How innovative tech is transforming the manufacturing industry

Published January 22, 2020   |   

Technology has undoubtedly reshaped almost every part of society, changing how people communicate, travel and live, among other things. It also upended processes and practices in the manufacturing sector, including through these advancements.

Artificial intelligence can reduce unplanned downtime

It wasn’t long ago that artificial intelligence (AI) was something the mainstream public only knew about through science-fiction films and books. They’re now more familiar with it because AI is more accessible and starting to influence all parts of society.

The opportunities to use AI in manufacturing are seemingly limitless. One practical application is to deploy a predictive maintenance solution that gauges the likelihood of a single part of an entire machine failing and shutting down production. An AI-based system can warn factory managers of the need to schedule repair appointments before it’s too late.

Before that option existed, issues typically only became apparent once a piece of equipment started having problems, such as not starting up at the beginning of the workday. Predictive maintenance, on the other hand, can detect minute changes in functionality. It can also extend the remaining useful life (RUL) of a machine by sending alerts as soon as it’s time to set up a service call.

Unexpected downtime can cost hundreds or thousands of dollars per minute, depending on what are manufactured at a plant. Moreover, depending on the role a broken machine plays in making products promptly and how soon a technician can fix the problem, a breakdown could substantially impact a company’s ability to remain profitable. Predictive maintenance using AI algorithms can help manufacturing businesses respond more proactively.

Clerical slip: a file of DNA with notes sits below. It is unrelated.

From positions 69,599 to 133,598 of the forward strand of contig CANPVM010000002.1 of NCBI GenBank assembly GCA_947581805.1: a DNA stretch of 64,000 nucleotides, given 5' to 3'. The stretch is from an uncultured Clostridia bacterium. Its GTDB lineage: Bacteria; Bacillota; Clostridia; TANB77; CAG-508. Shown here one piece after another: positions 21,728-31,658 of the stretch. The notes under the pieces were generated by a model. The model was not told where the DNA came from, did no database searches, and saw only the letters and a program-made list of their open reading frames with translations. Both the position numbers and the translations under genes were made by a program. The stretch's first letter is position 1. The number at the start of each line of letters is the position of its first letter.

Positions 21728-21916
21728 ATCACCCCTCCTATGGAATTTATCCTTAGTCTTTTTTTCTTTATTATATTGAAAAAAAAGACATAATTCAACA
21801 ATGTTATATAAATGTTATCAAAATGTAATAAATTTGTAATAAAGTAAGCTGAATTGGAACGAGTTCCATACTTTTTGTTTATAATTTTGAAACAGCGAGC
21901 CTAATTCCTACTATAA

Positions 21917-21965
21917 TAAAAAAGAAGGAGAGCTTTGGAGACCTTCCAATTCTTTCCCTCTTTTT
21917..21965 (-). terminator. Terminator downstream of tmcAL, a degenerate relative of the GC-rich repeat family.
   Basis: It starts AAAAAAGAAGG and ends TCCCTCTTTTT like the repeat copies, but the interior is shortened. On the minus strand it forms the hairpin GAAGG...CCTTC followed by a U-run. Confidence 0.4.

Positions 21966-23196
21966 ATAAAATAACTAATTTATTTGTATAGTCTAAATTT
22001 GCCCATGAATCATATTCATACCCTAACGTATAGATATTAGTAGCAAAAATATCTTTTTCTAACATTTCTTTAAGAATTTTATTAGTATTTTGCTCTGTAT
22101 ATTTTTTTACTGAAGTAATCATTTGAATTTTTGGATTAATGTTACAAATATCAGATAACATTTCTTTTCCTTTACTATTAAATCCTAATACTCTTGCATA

Additive manufacturing can create products faster and with less expense

Additive manufacturing, also known as 3D printing, involves using a computer to specify the necessary design details about an item, then instructing a specialized printer how to operate and make the product. The printer usually deposits material layer by layer, gradually creating three-dimensional results.

This method already shows incredible promise, especially for getting things made more efficiently and at a lower price point. 3D printing also makes products available to people who formerly couldn’t access them due to living in rural areas. One hospital in Guatemala uses a handheld portable scanner to generate the files that 3D printers need to work.

Before 3D printing arrived, prosthetics were too expensive for many people who needed them, and the process took weeks, requiring many appointments. Digitizing the approach with help from additive manufacturing increases patient access, plus cuts down the overall expense.

3D printing also enables manufacturers to print extra parts for their equipment. That option is especially convenient if it might otherwise take several weeks before a piece comes in stock and gets shipped. Jeannette Song, a professor at Duke University, built a mathematical model that assists manufacturing companies in deciding which parts to keep readily available on-site and which to 3D print when needed. Her model shows that even when manufacturers don’t use 3D printing to take care of their extra parts requirements very often, they save massive amounts of inventory.

Now, it’s no longer necessary to keep lots of parts available, but taking up space when the plant might not ever use them. 3D printing also enables a manufacturer to take more control of its parts needs without relying on outside suppliers.

Data-gathering helps manufacturing companies have enhanced visibility

Most manufacturing companies have collected data for a while, but the process for doing it was extremely segmented. If a plant manager wanted to compare performance between two facilities in different states, they’d have to contact people at each location and request information such as quarterly reports or weekly spreadsheets.